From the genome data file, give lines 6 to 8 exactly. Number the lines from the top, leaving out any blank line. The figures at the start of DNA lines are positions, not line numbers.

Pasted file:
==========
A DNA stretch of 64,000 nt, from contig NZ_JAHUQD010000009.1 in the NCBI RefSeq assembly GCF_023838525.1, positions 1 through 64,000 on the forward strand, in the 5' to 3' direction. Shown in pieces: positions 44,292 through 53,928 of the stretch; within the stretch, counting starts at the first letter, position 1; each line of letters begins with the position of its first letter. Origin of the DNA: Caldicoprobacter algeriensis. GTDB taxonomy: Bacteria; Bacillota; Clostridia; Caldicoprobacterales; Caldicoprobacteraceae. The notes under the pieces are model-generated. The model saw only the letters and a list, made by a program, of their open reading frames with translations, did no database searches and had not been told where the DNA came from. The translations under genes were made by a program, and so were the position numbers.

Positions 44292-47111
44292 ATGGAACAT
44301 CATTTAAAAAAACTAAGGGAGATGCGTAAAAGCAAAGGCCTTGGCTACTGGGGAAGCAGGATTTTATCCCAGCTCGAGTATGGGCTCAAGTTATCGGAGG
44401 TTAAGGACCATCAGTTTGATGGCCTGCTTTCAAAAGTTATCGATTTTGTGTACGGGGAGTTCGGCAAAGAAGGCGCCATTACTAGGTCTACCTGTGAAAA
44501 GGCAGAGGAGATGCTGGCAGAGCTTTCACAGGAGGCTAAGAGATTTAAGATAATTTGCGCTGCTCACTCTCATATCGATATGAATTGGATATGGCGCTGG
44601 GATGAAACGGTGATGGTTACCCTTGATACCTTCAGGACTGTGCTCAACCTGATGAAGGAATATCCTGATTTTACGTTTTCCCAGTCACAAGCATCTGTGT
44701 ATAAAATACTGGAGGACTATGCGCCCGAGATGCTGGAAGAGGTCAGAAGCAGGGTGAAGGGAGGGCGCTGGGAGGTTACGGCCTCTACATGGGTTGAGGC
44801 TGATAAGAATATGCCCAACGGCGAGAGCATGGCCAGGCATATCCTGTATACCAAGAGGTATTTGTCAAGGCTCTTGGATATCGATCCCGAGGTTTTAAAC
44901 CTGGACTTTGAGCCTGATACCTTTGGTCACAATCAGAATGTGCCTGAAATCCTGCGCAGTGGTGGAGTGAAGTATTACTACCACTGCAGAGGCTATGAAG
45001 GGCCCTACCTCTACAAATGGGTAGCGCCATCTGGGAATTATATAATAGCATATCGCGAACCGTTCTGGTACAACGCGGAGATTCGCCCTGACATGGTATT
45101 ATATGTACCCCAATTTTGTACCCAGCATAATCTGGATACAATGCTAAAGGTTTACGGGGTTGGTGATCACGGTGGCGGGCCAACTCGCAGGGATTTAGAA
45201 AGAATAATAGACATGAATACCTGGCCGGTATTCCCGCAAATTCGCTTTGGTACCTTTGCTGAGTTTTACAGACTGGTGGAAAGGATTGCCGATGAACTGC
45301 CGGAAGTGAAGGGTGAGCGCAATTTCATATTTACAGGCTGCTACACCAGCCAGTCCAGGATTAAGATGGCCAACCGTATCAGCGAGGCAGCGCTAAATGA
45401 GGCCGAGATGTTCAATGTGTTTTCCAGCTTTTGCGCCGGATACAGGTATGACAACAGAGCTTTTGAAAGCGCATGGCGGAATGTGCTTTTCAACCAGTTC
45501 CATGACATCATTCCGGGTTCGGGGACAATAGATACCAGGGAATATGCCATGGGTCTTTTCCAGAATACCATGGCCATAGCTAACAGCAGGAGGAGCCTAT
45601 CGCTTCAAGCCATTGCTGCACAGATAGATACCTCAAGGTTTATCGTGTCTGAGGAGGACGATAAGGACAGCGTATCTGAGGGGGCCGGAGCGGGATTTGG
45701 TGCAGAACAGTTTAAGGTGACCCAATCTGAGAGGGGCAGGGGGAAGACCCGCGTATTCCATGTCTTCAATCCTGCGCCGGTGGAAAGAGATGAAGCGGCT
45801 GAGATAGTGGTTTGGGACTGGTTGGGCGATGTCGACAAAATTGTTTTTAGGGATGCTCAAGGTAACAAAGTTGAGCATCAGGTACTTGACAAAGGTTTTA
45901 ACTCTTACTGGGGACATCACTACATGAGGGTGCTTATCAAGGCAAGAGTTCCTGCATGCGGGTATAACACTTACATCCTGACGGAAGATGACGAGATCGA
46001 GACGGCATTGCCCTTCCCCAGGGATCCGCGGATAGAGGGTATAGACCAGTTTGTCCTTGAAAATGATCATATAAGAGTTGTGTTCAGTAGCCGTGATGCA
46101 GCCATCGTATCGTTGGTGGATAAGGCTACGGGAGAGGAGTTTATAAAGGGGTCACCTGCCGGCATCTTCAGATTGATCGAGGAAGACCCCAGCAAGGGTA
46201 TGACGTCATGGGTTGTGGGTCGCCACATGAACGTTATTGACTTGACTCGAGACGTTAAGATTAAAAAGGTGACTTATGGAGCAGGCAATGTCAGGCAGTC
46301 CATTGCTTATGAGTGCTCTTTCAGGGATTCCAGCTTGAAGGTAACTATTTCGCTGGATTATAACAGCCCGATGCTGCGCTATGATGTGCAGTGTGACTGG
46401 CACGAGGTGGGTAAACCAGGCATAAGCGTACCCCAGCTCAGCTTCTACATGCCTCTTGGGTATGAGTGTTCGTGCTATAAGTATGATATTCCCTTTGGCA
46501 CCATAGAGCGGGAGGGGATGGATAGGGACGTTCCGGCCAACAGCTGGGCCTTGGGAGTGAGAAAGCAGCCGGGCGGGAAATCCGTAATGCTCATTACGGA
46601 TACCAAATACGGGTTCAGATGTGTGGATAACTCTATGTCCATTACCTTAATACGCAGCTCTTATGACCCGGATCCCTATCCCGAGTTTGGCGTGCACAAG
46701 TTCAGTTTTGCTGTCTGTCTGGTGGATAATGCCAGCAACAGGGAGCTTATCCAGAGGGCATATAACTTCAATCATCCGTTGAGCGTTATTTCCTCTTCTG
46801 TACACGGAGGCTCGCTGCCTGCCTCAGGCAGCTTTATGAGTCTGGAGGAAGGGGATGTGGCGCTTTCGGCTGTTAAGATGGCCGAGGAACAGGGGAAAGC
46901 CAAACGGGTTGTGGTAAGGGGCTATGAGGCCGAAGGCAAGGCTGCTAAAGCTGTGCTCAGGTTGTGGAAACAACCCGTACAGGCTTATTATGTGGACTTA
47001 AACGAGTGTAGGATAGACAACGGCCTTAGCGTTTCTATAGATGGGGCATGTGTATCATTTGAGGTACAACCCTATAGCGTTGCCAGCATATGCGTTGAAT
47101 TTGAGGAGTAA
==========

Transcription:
44501 GGCAGAGGAGATGCTGGCAGAGCTTTCACAGGAGGCTAAGAGATTTAAGATAATTTGCGCTGCTCACTCTCATATCGATATGAATTGGATATGGCGCTGG
44601 GATGAAACGGTGATGGTTACCCTTGATACCTTCAGGACTGTGCTCAACCTGATGAAGGAATATCCTGATTTTACGTTTTCCCAGTCACAAGCATCTGTGT
44701 ATAAAATACTGGAGGACTATGCGCCCGAGATGCTGGAAGAGGTCAGAAGCAGGGTGAAGGGAGGGCGCTGGGAGGTTACGGCCTCTACATGGGTTGAGGC